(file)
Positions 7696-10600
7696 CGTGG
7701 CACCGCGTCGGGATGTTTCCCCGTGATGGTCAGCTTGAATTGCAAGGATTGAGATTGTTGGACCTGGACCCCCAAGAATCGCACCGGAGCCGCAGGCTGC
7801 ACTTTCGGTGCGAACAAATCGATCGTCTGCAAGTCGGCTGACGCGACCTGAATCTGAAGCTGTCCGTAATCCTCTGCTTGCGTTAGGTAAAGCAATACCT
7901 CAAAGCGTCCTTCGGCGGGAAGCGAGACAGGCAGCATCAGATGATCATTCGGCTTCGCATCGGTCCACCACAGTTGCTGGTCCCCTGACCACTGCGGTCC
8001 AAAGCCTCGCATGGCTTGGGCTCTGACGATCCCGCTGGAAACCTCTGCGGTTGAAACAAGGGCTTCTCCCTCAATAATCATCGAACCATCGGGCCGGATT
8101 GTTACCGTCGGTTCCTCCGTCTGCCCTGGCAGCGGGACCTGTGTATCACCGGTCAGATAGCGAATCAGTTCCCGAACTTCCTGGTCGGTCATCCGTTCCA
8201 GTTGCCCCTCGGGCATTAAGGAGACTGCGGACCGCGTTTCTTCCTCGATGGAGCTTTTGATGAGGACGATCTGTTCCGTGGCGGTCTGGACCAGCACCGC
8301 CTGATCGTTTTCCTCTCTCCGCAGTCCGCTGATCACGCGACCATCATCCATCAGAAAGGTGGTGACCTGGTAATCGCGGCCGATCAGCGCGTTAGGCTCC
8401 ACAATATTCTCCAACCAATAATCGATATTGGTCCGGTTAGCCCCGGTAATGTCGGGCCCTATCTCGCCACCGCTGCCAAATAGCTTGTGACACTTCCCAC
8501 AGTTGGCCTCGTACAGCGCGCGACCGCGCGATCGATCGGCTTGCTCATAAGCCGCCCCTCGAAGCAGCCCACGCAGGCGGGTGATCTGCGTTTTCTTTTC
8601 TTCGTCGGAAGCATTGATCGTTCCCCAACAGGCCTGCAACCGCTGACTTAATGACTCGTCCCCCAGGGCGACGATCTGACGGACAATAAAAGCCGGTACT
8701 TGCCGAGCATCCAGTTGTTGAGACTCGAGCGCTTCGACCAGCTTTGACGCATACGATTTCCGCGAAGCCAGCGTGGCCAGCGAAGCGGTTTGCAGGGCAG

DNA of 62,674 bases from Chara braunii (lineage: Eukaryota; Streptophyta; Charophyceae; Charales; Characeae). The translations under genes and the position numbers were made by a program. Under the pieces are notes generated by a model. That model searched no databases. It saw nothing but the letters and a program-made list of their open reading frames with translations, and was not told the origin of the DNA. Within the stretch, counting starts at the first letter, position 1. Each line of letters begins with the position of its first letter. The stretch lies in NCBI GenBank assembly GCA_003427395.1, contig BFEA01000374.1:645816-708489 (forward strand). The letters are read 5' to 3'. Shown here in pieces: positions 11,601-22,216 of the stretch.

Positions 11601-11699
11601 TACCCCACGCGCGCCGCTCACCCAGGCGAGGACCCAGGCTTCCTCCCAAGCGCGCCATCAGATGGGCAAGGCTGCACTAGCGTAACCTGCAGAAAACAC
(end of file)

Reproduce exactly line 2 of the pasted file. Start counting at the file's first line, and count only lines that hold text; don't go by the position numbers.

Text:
7696 CGTGG